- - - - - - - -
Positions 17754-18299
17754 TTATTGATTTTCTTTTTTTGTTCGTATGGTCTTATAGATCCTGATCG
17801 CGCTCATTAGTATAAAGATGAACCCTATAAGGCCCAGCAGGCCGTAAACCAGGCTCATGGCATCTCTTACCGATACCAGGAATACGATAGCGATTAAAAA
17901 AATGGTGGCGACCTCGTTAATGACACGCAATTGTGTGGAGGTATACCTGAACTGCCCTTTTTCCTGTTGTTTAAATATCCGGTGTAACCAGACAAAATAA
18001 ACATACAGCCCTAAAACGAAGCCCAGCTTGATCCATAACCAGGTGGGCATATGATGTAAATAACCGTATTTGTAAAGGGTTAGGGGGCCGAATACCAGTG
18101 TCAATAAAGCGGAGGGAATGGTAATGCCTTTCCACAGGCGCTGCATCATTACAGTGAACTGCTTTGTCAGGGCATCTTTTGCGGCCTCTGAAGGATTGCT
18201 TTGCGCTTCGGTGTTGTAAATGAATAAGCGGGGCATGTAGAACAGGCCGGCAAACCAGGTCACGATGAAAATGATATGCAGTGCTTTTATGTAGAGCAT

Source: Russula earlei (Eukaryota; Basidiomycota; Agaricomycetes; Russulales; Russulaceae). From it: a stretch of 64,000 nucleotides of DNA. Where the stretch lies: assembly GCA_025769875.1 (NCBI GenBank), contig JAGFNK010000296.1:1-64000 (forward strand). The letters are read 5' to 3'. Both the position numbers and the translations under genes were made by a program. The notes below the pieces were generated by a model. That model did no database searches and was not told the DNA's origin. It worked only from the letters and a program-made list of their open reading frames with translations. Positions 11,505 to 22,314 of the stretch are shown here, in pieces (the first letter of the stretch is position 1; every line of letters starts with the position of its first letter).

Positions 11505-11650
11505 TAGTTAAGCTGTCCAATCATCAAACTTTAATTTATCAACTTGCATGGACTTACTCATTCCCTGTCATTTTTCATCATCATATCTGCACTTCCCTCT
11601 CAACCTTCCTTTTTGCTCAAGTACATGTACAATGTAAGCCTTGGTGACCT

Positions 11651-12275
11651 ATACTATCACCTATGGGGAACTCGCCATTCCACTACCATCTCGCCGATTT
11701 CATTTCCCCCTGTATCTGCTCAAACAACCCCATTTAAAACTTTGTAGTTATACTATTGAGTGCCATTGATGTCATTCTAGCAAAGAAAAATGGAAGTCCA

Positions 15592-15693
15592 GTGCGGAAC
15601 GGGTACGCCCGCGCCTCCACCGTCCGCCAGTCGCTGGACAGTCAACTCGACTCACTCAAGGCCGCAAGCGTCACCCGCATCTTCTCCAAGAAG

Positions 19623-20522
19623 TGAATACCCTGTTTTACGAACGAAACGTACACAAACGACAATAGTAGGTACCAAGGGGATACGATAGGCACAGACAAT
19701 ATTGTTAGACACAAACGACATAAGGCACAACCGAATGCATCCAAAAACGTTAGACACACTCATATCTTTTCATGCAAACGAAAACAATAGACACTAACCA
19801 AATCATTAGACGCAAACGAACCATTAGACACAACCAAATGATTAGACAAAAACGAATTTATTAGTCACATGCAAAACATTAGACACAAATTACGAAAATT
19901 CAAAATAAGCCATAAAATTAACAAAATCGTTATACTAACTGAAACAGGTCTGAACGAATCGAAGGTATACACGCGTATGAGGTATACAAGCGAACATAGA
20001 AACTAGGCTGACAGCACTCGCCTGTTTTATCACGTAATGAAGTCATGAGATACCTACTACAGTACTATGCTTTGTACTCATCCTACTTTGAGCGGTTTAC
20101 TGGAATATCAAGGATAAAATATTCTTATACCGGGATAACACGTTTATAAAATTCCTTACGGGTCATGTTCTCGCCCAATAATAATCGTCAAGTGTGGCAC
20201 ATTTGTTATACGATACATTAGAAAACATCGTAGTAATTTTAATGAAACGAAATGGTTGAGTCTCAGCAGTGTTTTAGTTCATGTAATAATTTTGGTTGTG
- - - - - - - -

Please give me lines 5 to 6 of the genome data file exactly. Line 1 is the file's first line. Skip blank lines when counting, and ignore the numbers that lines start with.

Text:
18001 ACATACAGCCCTAAAACGAAGCCCAGCTTGATCCATAACCAGGTGGGCATATGATGTAAATAACCGTATTTGTAAAGGGTTAGGGGGCCGAATACCAGTG
18101 TCAATAAAGCGGAGGGAATGGTAATGCCTTTCCACAGGCGCTGCATCATTACAGTGAACTGCTTTGTCAGGGCATCTTTTGCGGCCTCTGAAGGATTGCT